Rainfall Duration Series: What’s The Difference Between Annual Maximum and Partial Duration?

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Leslie Munoz

Stormwater Engineer

Historical time series can be analyzed in two ways: annual maximum series or partial duration series.

Annual maximum series include only the highest values that occur within each year of the period of record, whereas partial duration series include all the values that occur within the period of record as long as they are higher than some threshold value. Using partial-duration series data for frequency analysis typically yields higher values for a given frequency than using annual maximum series data. The difference in values is greater in the more frequent events (i.e. 2-year, 5-year, 10-year) and decreases as the recurrence interval increases. For less frequent events (i.e. 25-year, 50-year, 100-year, 500-year), the difference in values is minimal between the two series.

Using a partial duration series to analyze event frequency increases the sample size by capturing more events of interest, but it requires that each data point used represent an independent event. The value of the threshold value also affects the distribution parameters, so special care should be taken to choose a good threshold. To avoid testing for independence among data points and skewing the data with the threshold value chosen, annual series are used in frequency analysis and the resulting values are often converted to partial values using conversion factors.

There are several sources of rainfall data for Texas. Although they all use the raw data from annual rainfall series, not all studies report the rainfall depths associated with frequency events as annual depths. The table below summarizes the input and output data type of some common resources as well as the correct input for HEC-HMS frequency storm modeling.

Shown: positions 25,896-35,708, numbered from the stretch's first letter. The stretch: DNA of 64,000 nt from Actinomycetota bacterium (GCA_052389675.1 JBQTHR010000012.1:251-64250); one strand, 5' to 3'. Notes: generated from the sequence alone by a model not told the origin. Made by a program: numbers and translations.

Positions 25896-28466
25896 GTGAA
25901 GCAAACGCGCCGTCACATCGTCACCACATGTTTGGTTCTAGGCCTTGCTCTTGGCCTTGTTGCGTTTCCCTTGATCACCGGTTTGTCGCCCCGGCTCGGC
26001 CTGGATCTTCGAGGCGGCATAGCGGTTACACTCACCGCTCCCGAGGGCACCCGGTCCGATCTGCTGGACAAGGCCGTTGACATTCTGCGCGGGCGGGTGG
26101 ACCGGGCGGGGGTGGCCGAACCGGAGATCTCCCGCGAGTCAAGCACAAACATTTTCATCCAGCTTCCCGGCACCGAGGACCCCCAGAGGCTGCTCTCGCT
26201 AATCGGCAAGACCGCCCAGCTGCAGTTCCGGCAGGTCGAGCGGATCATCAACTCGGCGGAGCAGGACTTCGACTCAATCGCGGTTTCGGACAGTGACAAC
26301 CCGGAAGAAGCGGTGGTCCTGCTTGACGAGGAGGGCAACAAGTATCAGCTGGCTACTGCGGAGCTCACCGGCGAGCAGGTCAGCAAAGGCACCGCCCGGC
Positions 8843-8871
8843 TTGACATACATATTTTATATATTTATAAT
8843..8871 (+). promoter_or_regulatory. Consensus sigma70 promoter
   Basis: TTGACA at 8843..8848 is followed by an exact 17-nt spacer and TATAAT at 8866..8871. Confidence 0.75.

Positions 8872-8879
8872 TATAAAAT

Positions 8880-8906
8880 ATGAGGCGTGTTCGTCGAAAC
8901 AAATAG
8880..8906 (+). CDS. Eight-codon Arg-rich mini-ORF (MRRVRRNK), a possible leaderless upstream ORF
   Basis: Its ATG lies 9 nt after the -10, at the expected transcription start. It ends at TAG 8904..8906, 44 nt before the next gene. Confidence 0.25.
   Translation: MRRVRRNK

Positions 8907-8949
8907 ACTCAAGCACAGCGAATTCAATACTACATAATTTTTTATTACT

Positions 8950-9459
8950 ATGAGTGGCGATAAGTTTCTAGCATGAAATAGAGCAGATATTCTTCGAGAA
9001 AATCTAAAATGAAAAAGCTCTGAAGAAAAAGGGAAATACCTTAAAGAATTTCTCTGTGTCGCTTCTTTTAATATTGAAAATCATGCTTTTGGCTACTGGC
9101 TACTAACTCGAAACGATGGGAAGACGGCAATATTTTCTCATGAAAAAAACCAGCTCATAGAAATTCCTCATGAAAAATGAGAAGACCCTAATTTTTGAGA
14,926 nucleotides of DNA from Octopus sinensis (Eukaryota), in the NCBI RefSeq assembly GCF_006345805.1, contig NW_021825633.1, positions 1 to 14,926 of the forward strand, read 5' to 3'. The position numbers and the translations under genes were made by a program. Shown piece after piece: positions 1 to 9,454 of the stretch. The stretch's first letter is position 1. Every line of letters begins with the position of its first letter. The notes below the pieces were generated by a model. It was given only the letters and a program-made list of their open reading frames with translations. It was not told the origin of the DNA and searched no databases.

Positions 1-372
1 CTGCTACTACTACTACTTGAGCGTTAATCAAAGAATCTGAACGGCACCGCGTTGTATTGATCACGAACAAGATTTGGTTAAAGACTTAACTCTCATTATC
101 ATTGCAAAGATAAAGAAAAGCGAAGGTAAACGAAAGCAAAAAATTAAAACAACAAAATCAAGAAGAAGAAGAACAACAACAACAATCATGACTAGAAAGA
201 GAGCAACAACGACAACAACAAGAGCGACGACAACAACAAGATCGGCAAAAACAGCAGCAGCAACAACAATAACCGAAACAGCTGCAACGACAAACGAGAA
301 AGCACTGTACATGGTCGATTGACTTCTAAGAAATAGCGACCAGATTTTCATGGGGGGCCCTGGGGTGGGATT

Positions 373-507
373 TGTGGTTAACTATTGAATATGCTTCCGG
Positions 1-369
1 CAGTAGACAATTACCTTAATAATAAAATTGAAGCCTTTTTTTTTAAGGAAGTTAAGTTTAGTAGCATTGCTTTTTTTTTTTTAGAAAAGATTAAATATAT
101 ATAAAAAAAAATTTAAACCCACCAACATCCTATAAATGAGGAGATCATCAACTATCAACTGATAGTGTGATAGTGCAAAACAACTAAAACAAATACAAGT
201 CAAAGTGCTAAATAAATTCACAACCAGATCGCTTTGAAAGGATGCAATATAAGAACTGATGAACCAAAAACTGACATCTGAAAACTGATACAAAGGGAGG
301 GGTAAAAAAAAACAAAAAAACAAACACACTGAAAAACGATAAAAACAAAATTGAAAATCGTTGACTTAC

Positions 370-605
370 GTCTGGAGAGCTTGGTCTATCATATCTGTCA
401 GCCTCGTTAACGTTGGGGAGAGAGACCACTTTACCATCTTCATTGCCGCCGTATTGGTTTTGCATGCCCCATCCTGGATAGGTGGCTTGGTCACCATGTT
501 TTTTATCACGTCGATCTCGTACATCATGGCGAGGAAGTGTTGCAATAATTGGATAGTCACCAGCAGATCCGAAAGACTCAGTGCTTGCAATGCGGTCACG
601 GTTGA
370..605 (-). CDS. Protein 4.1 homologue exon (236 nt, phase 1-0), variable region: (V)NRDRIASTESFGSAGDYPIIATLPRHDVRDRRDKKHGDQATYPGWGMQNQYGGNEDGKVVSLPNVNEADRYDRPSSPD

Table of input and output types for various rainfall depth sources

When modeling a frequency storm in HEC-HMS, HEC-HMS will require the user to specify the rainfall depth data type that is being used in the analyses (input type) and the desired resulting data type (output type). It will also require the probability of the storm. These three parameters are used by the program to apply conversion factors to the input rainfall depths as needed. If the input and output data type are the same, no conversion factor will be applied by the program.

Choosing the “Other” option under the Probability drop-down menu of the frequency storm window in HEC-HMS prevents the program from applying any conversion factors, regardless of the input and output data type options selected. The “Other” option should not be used to model frequent events (less than 10-year) without first ensuring that the depths used are from a partial-duration series or converting depths from an annual maximum series into partial-duration depths to avoid underestimating flood risk.

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Leslie Munoz, PE, CFM, is a Stormwater Project Manager in Houston.